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Too Much, Too Soon

Too Much, Too Soon(1958)

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teaser Too Much, Too Soon (1958)

"Always a man. Almost any man!" and "A shocked world said, 'Like Father, like daughter...'" read the poster for Too Much, Too Soon (1958), the biopic of Diana Barrymore, daughter of actor John Barrymore. Starring Dorothy Malone, the film was made by Warner Bros., with Art Napoleon directing and veteran producer Henry Blanke in charge. Director Napoleon wrote the screenplay with his wife, Jo, based on Diana Barrymore's 1957 best-selling tell-all autobiography. Also in the cast were Errol Flynn as his real-life friend, John Barrymore, Murray Hamilton, Martin Milner, Efrem Zimbalist, Jr., Ray Danton, Edward Kemmer, and Neva Patterson.

Born into Hollywood and stage royalty, Diana Barrymore was raised in Europe by her mother, poetess Blanche Oelrichs (Patterson), while hardly seeing her father. She grew up to be an attractive woman, and with the Barrymore name, landed a Hollywood contract. Against her mother's wishes, Diana went to live with her father, who she found to be a hopeless and nearly broke alcoholic.

Diana's acting ability doesn't live up to the family name, and she suffers through marriages to actor Vince Bryant (Zimbalist), a pseudonym for real-life actor Bramwell Fletcher, tennis player John Howard (Danton), and alcoholic actor Robert Wilcox (Kemmer). Like many in the Barrymore family, Diana herself becomes an alcoholic and her life goes into a downward spiral. Things take a turn for the better when she is asked to write her autobiography, and the film ends on an optimistic note.

Carroll Baker was originally slated to play Diana, but she refused to play the part, which led to her suspension by the studio. Natalie Wood and Anne Baxter were mentioned in the press, but it was Dorothy Malone, who had just won a Best Supporting Actress Academy Award for Written on the Wind (1956), who got the part. Errol Flynn had been one of Warner Bros.' biggest stars in the 1930s and 1940s, but his Barrymore-like drinking and behavior had taken its toll on his looks and his career. Ironically, Ray Danton, playing tennis pro John Howard, received lessons from Frank Feldtrop, the same Beverly Hills Hotel tennis pro who had introduced the real-life Howard to Diana Barrymore.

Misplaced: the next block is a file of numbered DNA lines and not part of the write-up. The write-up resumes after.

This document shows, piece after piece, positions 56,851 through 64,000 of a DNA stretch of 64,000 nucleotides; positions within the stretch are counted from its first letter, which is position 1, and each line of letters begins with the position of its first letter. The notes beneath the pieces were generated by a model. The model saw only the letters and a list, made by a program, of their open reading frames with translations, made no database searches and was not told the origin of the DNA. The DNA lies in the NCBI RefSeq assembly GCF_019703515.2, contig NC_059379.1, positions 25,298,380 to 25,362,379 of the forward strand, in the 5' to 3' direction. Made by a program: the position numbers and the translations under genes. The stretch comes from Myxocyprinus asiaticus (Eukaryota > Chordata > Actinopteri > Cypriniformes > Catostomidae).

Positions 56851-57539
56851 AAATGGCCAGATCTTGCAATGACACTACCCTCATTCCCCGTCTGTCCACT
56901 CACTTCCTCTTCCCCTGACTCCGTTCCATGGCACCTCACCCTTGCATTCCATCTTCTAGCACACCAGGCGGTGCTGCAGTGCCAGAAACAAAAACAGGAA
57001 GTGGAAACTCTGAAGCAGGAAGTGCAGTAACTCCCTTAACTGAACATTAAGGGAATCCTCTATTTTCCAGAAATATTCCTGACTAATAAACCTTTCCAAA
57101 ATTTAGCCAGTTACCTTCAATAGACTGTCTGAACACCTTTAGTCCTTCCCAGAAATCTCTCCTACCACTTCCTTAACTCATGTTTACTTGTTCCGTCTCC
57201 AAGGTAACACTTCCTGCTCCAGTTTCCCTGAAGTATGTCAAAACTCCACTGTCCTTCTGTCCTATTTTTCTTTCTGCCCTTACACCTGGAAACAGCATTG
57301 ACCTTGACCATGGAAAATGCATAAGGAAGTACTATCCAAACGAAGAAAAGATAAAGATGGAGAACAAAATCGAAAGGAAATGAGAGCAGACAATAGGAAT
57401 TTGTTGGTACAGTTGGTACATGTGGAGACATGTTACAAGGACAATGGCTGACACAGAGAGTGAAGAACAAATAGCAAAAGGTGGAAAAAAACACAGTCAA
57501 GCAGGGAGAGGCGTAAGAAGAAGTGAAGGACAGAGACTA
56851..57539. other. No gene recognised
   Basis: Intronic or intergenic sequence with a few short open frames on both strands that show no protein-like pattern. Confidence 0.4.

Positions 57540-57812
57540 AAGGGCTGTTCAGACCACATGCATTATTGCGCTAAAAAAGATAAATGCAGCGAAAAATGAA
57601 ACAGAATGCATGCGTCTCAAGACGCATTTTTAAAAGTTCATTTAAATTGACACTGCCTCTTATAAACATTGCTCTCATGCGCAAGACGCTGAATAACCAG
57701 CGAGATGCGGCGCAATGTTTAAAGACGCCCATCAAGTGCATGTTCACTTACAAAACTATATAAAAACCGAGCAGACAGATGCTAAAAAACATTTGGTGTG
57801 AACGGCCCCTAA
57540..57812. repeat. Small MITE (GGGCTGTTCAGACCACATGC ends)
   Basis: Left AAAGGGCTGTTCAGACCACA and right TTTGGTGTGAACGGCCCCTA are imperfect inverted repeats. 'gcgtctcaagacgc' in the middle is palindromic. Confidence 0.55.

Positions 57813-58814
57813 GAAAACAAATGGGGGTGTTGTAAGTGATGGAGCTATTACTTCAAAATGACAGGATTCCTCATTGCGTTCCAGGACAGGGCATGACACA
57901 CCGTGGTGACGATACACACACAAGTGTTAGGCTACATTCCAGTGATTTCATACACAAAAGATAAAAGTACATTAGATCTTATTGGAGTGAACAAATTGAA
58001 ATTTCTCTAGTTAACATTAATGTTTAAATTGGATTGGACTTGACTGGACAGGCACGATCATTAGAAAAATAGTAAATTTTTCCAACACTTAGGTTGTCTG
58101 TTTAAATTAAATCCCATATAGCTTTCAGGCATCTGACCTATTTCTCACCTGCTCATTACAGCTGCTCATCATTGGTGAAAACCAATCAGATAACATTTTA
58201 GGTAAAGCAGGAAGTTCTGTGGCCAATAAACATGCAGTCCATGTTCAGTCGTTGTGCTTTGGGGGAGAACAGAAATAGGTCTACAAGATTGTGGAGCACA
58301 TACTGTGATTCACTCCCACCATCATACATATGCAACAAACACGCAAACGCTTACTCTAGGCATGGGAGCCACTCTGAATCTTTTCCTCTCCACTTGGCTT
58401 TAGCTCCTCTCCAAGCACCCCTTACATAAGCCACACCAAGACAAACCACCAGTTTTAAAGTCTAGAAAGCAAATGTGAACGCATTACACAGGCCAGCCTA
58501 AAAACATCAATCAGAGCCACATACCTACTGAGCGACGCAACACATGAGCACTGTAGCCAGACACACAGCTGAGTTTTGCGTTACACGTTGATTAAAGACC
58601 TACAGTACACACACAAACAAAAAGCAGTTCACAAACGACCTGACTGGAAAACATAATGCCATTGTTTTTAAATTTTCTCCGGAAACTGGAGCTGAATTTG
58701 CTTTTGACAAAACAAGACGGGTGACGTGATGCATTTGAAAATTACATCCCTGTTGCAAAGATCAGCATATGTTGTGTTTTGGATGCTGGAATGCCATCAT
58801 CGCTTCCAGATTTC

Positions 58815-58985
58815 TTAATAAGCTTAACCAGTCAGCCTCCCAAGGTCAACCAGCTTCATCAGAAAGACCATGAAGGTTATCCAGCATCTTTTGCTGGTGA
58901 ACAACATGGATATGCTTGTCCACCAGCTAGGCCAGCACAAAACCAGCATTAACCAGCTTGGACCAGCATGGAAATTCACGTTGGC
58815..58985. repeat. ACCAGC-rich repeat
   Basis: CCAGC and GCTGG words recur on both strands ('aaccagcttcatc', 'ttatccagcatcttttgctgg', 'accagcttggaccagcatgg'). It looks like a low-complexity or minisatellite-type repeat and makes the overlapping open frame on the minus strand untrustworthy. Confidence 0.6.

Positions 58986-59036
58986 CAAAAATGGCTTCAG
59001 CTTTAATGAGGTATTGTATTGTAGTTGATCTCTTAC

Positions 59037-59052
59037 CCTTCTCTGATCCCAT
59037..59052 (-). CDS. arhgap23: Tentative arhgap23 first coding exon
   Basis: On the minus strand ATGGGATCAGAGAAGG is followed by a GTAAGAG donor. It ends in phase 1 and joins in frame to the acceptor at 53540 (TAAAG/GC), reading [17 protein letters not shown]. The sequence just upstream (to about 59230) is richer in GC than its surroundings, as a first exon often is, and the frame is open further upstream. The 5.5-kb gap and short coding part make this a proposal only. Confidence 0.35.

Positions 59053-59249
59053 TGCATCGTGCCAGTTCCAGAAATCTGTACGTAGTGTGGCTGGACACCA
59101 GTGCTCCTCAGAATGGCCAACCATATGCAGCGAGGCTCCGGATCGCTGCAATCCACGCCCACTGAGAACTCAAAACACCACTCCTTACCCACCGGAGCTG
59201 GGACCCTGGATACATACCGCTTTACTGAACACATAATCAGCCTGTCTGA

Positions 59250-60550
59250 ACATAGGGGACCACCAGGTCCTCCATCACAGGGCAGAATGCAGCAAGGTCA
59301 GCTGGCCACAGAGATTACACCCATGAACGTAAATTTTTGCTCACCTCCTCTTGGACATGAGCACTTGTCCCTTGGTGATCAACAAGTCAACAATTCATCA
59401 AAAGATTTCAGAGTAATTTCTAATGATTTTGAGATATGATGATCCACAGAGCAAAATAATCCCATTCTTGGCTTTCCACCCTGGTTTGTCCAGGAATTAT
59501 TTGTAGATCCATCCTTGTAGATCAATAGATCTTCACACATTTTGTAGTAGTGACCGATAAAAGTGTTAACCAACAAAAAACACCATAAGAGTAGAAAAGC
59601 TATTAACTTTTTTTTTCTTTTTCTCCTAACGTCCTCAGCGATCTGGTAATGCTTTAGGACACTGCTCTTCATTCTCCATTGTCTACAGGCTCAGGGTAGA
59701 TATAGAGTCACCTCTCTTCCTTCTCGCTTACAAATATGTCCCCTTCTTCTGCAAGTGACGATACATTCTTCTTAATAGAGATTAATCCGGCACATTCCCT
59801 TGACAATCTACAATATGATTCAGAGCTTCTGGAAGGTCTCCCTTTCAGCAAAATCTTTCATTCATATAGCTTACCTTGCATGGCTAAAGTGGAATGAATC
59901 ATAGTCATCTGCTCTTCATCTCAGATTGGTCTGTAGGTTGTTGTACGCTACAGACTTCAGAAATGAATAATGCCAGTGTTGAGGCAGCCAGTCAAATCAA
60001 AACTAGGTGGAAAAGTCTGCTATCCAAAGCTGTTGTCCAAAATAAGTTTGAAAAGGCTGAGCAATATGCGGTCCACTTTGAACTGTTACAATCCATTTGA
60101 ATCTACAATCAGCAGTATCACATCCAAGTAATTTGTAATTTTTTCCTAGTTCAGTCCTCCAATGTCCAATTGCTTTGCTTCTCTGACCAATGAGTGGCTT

Warner Bros. may have changed Bramwell Fletcher's name to avoid being sued, but they used the real names of Howard and Wilcox. Actor Robert Wilcox had died of a heart attack in 1955, and therefore could not be libeled, and John Howard had been arrested on pimping charges. He later threatened to sue Warner Bros.

Despite the book being a best seller, the film version of Too Much, Too Soon wasn't a hit with the critics. Howard Thompson, writing for The New York Times felt that Too Much, Too Soon and Malone were "not bad--just ineffectual. [...] Mr. Flynn, as the late John Barrymore, a moody, wild-drinking ruin of a great actor, steals the picture, lock, stock and keg. It is only in the scenes of his savage disintegration, as the horrified girl hangs on, that the picture approaches real tragedy." The reviewer from The Sunday Herald disagreed, writing that "Errol Flynn, who can't act, is able to convey the idea that John Barrymore, who could act, was a friendly drunk, but he can't convey much else about the great hambo."

A year after Too Much, Too Soon was released, Errol Flynn was dead at 50 from a heart attack and a life of dissipation. Only a year later Diana Barrymore herself would be dead from a combination of alcohol and pills. She was 38 years old.

By Lorraine LoBianco

Carroll, Harrison "Behind the Scenes in Hollywood" The Billings County Pioneer 19 Dec 57
"FBI Arrest Tennis Man" Barrier Miner 31 Oct 50
"The Gabor Girls Love Each Other", The Washington Post 4 Feb 57
The Mike Wallace Interview: Diana Barrymore
"At the Movies: Three Novels Comes to Local Screens", Sunday Herald 1 Jun 58
Thompson, Howard "Too Much Too Soon (1958) Diana Barrymore's Story at 2 Theatres" The New York Times 10 May 58

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